Safety First

As many of you probably know, there was an explosion involving a hyperbaric oxygen chamber at an equine rehabilitation facility.  The explosion resulted in one horse and person being killed and a second person being seriously injured.  The details of the accident are not yet known, but my heart sank upon hearing this news.  I feel for the family and loved ones of the woman who died, the people associated with the horse, and the injured woman who has plenty of physical and emotional healing ahead of her.  There are surely many people mourning these losses and I wish them all strength.

We all know that accidents happen and despite having the best intentions, safety precautions, training and education, there is only so much we can control.  That being said, this tragedy served as a reminder of the importance of being safe when working with horses.

There have been times in my life when I had a gut feeling about something.  I felt – even knew – that an element of the situation was amiss.  But sometimes I would push on, which usually didn’t turn out well.  Let me give you an example.

During my childhood summers, two of my favourite things to do were spend time at the barn and go swimming.  On a family vacation one summer, my parents pulled the car into a hotel where we would be spending the night, and to my delight there was a swimming pool.  I was very excited, but I was also really, really tired.  After we settled into the hotel, my parents suggested that I take some time to rest before going swimming, but they left the final decision up to me.  I was torn, I didn’t know what to do: rest or swim.  I decided to make a mature decision (I was in the double digits after all) and listened to my body.  I stayed back at the hotel to rest and have a nap.  Surely the opportunity to go swimming would be there when I woke up, it was only just mid afternoon.

But, as I lay on the bed trying to will myself to sleep, the desire to go swimming got the best of me.  I got up, changed into my swim suit and headed to the pool.  To my delight, we had the pool to ourselves and there was even a slide.  I walked briskly (no running on the pool deck allowed) to the slide, climbed up the stair case, sat down at the top and gave myself a great big push.  I misjudged how much push I needed.   I ended up flying right off the side of the slide, landing hard on the pool deck, and then fell into the deep end of the pool.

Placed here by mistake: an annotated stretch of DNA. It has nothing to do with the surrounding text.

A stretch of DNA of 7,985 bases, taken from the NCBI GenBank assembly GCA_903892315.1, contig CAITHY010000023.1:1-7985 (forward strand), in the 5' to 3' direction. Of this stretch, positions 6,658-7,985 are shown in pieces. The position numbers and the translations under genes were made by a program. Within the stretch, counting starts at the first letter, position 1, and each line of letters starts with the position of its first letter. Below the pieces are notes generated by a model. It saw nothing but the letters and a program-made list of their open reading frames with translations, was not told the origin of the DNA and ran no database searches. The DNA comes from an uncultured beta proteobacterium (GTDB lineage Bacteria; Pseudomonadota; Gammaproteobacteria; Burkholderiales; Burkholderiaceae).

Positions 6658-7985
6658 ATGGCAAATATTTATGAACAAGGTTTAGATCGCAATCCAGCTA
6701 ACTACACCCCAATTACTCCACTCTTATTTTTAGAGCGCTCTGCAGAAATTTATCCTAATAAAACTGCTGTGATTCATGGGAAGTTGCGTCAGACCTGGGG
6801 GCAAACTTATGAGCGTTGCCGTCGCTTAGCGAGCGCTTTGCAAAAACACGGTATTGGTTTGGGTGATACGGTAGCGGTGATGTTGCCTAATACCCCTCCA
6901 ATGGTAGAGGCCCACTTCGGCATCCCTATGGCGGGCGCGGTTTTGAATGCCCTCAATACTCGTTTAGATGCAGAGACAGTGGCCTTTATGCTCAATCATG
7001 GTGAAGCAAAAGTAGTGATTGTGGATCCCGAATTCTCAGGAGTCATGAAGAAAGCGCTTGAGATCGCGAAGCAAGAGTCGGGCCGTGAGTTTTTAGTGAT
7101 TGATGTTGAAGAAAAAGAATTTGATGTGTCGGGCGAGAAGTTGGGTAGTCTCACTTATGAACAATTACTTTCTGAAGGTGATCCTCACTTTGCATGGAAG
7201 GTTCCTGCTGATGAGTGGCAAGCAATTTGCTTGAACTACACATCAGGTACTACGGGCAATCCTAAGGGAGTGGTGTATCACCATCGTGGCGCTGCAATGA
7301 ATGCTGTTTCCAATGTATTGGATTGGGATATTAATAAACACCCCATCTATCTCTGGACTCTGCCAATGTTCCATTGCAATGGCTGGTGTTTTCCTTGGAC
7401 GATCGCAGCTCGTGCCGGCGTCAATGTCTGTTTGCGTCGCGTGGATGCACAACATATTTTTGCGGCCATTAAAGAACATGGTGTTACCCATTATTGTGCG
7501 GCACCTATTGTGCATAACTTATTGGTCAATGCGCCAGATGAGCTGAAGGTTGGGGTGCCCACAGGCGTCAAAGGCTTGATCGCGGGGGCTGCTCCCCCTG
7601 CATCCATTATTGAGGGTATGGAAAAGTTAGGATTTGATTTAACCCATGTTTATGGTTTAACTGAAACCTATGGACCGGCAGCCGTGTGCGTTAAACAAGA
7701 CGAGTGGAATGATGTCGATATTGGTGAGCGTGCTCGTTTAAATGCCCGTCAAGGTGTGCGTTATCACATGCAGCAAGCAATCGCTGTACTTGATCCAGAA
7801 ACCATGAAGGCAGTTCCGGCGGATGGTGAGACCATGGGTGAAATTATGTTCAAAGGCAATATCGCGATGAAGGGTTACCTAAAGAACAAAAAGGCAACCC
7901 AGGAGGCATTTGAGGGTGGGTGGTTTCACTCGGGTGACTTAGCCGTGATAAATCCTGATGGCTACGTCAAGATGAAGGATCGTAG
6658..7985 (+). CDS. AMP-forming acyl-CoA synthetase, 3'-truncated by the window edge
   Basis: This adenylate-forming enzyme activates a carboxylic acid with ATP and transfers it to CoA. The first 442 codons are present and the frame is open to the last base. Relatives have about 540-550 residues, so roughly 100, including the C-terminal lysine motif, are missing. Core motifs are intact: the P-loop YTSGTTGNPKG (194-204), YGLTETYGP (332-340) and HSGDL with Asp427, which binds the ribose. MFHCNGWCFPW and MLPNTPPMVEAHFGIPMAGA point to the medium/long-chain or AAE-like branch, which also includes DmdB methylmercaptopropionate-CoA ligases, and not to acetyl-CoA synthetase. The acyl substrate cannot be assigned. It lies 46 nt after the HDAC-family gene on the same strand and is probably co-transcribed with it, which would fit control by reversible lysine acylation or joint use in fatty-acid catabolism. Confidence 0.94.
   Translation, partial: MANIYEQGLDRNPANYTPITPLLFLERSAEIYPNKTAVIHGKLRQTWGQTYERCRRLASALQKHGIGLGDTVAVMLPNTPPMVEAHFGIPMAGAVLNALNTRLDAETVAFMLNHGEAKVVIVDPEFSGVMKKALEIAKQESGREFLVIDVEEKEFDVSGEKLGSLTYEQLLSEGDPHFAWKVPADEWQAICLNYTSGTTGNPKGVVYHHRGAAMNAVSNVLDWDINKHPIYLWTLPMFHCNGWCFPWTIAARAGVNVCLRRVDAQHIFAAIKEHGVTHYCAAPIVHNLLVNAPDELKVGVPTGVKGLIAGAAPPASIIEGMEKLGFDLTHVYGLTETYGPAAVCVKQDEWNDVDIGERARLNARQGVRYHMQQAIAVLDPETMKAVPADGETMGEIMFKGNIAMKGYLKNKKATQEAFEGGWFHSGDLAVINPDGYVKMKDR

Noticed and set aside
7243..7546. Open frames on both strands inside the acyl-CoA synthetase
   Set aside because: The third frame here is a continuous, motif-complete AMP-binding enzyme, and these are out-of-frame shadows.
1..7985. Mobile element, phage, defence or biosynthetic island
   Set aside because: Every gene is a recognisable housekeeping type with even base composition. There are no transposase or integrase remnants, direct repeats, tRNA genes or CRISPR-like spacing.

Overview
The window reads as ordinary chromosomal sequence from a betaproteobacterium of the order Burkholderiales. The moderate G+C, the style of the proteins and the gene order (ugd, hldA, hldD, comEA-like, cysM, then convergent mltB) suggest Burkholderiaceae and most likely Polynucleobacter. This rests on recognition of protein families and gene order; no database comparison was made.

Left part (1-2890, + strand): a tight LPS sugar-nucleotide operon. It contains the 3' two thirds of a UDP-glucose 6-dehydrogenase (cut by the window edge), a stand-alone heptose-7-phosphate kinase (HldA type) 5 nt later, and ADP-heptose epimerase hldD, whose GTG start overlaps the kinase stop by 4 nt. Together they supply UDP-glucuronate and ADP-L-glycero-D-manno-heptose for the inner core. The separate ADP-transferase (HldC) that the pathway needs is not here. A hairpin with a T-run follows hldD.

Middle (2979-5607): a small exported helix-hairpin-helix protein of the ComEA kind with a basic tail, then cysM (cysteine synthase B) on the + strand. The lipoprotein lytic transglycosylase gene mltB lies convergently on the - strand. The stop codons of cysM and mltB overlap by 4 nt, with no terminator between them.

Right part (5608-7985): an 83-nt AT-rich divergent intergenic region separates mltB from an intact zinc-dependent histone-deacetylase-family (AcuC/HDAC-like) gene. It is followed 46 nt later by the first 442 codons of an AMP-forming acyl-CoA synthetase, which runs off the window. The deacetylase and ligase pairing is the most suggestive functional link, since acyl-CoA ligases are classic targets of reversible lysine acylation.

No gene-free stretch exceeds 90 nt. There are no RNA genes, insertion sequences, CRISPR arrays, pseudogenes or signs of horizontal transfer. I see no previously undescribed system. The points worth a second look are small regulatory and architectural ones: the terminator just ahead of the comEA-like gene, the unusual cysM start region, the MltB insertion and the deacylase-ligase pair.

I was crying and gasping for air.  My entire back was scratched and raw, in a way that only cement can do.   And then the pain kicked in.   In no time at all my parents ran over and pulled me from the water.  They carried me back to the hotel room and consoled me.   This time I lay on the bed stomach down.

My parents were sure to remind me that perhaps I was too tired to be swimming.  In fact, I didn’t get to go swimming for the rest of the vacation.

The lesson learned for me was to listen to myself, my body, my gut, and my parents.  If something doesn’t feel right, I take a moment to stop, think about what’s going on and then decide what needs to be done.  Sometimes the answer is to just call it a day and quit while I’m ahead.

Horses are large animals with the ability to make their own decisions, and sometimes they can be unpredictable.  The result of a poor decision can be costly.  We can (and do) have numerous safety measures, training initiatives, protocols and skilled individuals at MPES, but the risks associated with this job are undeniable.  Safety is paramount.

Let this be a lesson to us all, a reminder to impress upon ourselves and the people around us that safety is of utmost importance and should not be compromised.

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